A long-time patient of mine will be entering her first year of optometry school this fall semester. Her personal experience with vision therapy and sports vision training at our office helped shape her decision about optometry as a career. When I was asked to write a letter of recommendation, it made me think about what the future has in store for today’s students and why optometry is still an attractive career choice.

It’s true that optometric students are generally graduating with large debt, there’s controversy regarding board certification, and the future of health care and insurance in the U.S. is still unclear. So with all these issues to consider, what makes optometry such an appealing profession?

I recently read a report on how optometry was among the best-paying, low-stress careers. One of the things I feel that has contributed to optometry making the list and making it most attractive for those considering it as a career is its flexibility in practicing. Not only can doctors choose between full- and part-time, but there are numerous practice settings. Private practice, corporate retail optical stores, and big box stores each have their advantages (and of course, challenges). Some optometrists enjoy the freedom from managing a corporate practice. Others aspire to oversee and grow a private practice and enjoy the advantages of ownership. Throughout doctors’ careers, they even have the option to change which of these settings they’d prefer to practice in.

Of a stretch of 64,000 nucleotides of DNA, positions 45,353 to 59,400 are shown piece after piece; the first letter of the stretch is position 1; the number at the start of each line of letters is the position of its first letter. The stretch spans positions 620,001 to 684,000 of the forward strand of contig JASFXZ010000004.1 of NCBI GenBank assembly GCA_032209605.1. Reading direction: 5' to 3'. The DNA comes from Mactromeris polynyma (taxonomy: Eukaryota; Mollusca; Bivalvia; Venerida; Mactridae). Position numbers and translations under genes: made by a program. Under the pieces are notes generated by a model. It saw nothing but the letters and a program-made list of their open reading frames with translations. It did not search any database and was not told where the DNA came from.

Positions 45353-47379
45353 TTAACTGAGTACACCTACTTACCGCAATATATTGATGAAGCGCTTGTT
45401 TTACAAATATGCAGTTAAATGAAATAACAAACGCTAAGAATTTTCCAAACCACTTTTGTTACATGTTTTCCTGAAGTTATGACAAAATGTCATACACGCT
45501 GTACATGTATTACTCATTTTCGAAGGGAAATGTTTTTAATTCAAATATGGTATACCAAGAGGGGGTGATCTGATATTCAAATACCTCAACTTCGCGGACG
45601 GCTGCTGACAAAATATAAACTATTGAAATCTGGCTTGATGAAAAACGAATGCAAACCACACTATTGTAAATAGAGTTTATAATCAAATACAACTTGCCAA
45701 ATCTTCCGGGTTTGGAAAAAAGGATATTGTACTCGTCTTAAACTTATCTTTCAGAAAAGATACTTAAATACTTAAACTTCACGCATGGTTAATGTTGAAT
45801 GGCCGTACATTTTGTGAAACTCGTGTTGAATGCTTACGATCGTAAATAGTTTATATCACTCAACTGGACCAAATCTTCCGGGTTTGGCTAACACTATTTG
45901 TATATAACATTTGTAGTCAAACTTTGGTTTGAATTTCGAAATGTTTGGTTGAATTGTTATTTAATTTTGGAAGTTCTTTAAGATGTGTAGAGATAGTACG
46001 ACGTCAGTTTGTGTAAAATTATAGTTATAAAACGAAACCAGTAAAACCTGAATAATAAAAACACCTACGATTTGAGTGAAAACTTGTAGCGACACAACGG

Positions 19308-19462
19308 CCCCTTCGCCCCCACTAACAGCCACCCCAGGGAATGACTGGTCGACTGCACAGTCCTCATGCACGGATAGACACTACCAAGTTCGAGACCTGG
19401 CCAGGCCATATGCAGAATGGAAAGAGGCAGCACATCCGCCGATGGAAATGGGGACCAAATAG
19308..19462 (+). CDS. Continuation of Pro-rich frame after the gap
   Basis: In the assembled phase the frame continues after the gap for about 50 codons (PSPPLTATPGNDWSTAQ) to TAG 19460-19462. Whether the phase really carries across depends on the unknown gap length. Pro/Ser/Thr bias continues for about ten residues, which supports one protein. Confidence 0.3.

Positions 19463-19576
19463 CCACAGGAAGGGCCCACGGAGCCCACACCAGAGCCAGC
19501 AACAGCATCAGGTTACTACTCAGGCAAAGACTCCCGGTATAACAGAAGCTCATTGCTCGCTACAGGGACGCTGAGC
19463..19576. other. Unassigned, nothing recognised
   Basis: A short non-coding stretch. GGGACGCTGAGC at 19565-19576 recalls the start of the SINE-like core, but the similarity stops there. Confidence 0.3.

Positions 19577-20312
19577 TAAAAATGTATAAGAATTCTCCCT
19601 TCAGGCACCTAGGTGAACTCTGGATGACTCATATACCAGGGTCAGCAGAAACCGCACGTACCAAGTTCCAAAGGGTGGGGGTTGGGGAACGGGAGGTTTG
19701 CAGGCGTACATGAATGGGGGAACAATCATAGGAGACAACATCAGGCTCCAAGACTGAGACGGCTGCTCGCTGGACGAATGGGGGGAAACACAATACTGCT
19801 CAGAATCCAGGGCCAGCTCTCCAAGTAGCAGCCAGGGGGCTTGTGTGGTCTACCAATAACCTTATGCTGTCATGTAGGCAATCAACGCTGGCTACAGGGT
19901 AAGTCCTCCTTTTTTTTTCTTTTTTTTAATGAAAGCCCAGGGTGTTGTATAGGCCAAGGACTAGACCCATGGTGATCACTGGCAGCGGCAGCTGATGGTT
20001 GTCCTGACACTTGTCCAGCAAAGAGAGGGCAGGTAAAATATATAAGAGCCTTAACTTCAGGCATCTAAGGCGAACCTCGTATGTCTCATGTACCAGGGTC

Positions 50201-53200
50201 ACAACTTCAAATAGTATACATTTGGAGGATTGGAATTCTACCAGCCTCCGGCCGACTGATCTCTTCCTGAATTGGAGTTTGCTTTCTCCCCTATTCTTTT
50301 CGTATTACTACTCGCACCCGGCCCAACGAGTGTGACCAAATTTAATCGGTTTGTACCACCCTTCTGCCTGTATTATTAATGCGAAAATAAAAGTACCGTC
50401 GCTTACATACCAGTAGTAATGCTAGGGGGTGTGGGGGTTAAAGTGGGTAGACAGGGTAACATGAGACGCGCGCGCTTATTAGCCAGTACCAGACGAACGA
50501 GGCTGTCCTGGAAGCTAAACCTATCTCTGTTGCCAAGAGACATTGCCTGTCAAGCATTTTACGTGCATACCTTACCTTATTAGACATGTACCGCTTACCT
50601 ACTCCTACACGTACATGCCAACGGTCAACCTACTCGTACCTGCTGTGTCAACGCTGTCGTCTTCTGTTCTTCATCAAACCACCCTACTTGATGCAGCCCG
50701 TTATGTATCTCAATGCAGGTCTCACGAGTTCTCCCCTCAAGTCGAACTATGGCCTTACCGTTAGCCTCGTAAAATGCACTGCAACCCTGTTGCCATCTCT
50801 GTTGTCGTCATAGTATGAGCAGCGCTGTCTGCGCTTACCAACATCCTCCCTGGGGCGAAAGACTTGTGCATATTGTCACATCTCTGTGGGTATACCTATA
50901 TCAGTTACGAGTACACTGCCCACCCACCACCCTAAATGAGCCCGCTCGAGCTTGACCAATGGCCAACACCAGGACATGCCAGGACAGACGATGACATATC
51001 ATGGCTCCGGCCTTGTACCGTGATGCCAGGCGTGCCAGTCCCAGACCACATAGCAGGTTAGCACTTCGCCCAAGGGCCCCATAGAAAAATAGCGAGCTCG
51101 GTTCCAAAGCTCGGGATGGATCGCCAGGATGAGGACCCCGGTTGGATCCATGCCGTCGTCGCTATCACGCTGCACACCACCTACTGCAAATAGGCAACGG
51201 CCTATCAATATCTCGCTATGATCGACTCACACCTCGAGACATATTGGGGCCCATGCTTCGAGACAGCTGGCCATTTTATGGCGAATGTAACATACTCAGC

In addition to the various practice settings, as optometrists we have a large scope of practice. If you’re ever tired of performing refractions all day, optometry has never seen a larger opportunity for diagnosing and treating disease. Areas of specialization such as vision therapy, contact lenses, and many others offer the opportunity to differentiate yourself from your competition.

The retail side of optometry is certainly different than it was a generation ago. With competition from large retailers and online stores, selling glasses and contact lenses does not generate the revenue it used to. However, in the majority of practices, optical sales is still the largest revenue stream, not medical office visits. It’s important to keep the retail side of optometry strong—the most successful practices focus highly on growth in both the medical and retail aspects.

With its combination of flexible hours, different practice settings, broad scope of practice, and good salary, optometry still looks very promising. I’m just glad I’m not a new graduate with all those loans to pay off.

Eric L. Bran, OD, Professional Editor


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